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(en) Daybreak #3 - Food Drops and 7 Million on the Brink of Starvation

From Worker <a-infos-en@ainfos.ca>(http://free.freespeech.org/mn/daybreak!/article17.html)
Date Sat, 23 Nov 2002 04:34:27 -0500 (EST)

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Aid workers in Afghanistan estimate that the remaining civilian
food supply will last less than 2 weeks.  This puts approximately
7.5 million people, who have already experienced drought, recent
crop failures, and two decades of war, at risk for starvation during
Afghanistan's bitter winter.

Food aid organizations Oxfam, Action Aid, Christian Aid, and
Islamic Relief have pleaded for all parties in the Afghani conflict -
including the Taliban and the Northern Alliance -to suspend
military action to allow crucial food supplies through. The UN
shows signs of following the aid organizations example; the World
Food Program admits that it cannot bring in the amount of
supplies necessary to prevent catastrophic mass starvation.

In response, the US International Development Secretary stated
that there is no "cause and effect" between the bombing and the
ability of aid workers to deliver much needed food and shelter. Aid
workers rejected her comments, saying: "basically the bombing
makes getting supplies in difficult, it's as simple as that." A
spokesperson for Christian Aid called Short's remarks
"sickening," saying "needy people are being put at risk by
government spin doctors who are showing a callous disrespect for
human life. To say that there is no link is misleading and
profoundly dangerous."


The US government sought to allay humanitarian concerns with a
program to air drop food to starving civilians. However, aid
workers criticized the operations as being completely "wasteful
and ineffective." The food is packed in massive crates that are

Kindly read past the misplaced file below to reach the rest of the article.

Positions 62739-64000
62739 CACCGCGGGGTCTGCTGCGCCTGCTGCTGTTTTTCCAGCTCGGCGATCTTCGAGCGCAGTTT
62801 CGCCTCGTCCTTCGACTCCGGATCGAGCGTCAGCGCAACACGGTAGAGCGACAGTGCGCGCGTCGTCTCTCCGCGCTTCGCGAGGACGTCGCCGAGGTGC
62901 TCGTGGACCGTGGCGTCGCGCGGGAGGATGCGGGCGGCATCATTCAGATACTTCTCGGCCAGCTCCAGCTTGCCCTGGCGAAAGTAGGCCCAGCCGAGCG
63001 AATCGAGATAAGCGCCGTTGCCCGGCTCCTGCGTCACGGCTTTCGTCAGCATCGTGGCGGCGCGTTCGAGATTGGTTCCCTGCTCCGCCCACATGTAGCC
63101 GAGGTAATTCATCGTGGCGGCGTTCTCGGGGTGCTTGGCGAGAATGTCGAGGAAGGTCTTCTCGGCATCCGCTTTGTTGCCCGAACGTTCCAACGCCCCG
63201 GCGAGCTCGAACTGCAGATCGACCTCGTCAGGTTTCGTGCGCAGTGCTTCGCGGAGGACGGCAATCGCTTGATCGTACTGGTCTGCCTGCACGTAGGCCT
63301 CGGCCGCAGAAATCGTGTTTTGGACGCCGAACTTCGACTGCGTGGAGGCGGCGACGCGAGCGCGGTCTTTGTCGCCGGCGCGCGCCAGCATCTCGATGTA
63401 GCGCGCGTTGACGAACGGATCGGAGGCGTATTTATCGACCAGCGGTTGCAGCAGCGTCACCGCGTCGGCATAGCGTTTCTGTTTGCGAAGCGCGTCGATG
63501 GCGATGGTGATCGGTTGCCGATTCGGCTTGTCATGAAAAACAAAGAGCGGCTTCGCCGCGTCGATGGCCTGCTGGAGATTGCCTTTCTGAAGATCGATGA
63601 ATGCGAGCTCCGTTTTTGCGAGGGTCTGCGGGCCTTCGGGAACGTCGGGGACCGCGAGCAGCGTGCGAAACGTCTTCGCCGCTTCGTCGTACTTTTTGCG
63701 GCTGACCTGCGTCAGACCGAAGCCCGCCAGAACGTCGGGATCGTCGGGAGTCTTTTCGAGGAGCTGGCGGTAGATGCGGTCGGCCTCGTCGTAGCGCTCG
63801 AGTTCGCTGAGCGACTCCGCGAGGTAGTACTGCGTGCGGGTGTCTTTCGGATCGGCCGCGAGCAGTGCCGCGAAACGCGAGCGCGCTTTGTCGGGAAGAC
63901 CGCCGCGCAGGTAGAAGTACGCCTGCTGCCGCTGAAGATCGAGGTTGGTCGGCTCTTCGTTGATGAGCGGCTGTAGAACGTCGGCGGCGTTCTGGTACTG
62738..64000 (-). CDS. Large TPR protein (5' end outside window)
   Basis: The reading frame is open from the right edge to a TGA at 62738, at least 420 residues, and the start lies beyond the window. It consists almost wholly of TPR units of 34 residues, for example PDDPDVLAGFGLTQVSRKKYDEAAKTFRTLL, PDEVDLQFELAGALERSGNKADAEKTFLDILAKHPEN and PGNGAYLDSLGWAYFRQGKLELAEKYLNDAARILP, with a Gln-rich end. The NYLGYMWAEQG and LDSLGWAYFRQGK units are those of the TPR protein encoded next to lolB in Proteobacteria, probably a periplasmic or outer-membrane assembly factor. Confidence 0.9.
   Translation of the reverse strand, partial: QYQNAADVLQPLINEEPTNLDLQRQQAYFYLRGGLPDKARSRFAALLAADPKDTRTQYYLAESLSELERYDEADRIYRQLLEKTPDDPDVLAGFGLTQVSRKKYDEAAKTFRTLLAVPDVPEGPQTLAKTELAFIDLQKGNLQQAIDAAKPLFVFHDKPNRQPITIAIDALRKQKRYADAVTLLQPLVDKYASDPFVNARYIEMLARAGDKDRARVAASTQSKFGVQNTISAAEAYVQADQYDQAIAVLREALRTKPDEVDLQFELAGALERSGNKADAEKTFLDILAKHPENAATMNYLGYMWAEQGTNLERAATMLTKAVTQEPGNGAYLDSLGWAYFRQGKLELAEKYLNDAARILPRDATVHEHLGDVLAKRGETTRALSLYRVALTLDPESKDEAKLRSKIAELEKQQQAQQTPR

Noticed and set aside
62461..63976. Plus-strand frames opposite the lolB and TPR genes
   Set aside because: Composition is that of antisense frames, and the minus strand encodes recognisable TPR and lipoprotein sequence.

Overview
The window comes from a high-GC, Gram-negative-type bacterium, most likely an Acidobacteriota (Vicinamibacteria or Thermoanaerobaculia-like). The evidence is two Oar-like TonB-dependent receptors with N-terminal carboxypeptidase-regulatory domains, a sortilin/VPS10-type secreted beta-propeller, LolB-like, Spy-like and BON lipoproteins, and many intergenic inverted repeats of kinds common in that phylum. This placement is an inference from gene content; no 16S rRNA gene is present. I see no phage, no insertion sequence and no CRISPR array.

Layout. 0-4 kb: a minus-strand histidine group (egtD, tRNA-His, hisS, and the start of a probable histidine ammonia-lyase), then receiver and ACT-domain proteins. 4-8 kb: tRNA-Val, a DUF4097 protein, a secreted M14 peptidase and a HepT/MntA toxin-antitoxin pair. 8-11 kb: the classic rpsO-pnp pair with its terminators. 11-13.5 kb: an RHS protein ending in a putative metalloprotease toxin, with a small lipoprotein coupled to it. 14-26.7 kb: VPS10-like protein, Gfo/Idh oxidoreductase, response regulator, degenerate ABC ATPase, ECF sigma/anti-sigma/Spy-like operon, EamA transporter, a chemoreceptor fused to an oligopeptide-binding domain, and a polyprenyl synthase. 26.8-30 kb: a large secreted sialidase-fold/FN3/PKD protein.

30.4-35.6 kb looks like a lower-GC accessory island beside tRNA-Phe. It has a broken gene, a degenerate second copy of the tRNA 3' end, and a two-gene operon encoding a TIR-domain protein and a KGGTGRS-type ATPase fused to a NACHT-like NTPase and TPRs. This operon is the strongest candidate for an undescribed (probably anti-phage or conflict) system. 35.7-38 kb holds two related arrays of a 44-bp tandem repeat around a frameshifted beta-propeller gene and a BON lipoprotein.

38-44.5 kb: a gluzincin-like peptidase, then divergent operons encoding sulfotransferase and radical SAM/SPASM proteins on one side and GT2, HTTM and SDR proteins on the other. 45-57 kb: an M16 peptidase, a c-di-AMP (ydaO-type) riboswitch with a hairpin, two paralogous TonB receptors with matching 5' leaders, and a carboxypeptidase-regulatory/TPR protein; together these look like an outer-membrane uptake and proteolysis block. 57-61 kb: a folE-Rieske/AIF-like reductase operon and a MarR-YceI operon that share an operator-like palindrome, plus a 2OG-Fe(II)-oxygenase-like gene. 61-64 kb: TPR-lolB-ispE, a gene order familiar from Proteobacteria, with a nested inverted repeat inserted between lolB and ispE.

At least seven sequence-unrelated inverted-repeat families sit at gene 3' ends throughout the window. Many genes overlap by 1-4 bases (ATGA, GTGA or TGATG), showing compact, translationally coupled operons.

pushed from airplanes at altitudes of 20,000 to 30,000 feet. These
crates (containing bread, barley gruel, peanut butter, propaganda
leaflets, a radio, and a fruit bar) are intended to break open so the
individual food packages can be distributed.  Many times the
crates don't open and smash into useless splinters on the ground;
or, as happened in US operations in both Bosnia and Iraq, land on
people, killing them.

Doctors without Borders condemned the food drops as
intentionally ineffective propaganda tools, saying, "This is not a
humanitarian operation. It is part of a military campaign designed
to gather international approval for the attacks. It is virtually
useless and may even be dangerous. What sense is there in
shooting with one hand and distributing medicines with the

Food drops also pose other imminent dangers: Landmines cover
Afghanistan, and civilians have been mistaking the food drops for
US cluster bombs, which are painted the same color.  Many
Afghans also understandably fear that the food is poisoned
because it comes labeled with a flag that is, after all, dropping
bombs on them.

Aid agencies unanimous criticized the drops: Oxfam condemned
what it called "the US food and bombs strategy," saying,
"Untargeted food drops are one of the worst delivery strategies."
Not only are they ineffective, they are astronomical in price. Aid
workers estimate they could deliver hundreds of meals for the
price of each ration dropped. Will Day, chief executive of Care
International, summarizes, "Air drops make great TV but they
represent a failure to respond to the food crisis."


To make the situation worse, the bombings, while supposedly
focusing on military targets, have significantly impacted civilian
infrastructure by destroying integral facilities like power plants,
water plants, and food warehouses. In the past weeks the US has
bombed two different Red Cross food storage areas.  Originally,
officials asserted that the strikes were regrettable accidents until
Maj. General Perry Smith, speaking on NBC on October 29th
stated, "If that food was headed for the innocents, we never
should have hit it, but the Taliban had taken over those Red Cross
facilities, they were feeding their own troops at those Red Cross
facilities. So if a bomb hits a Red Cross facility with food in it,
that's hurting the Taliban."  Smith and the Pentagon essentially
take credit for violating international accords against using the
starvation of civilians as a weapon of war.

The US government has shown no signs of letting up the
bombing as aid workers continue to warn about 7.5 million
civilians, in one of the poorest countries in the world, who will
starve to death this winter unless food is allowed to reach them.

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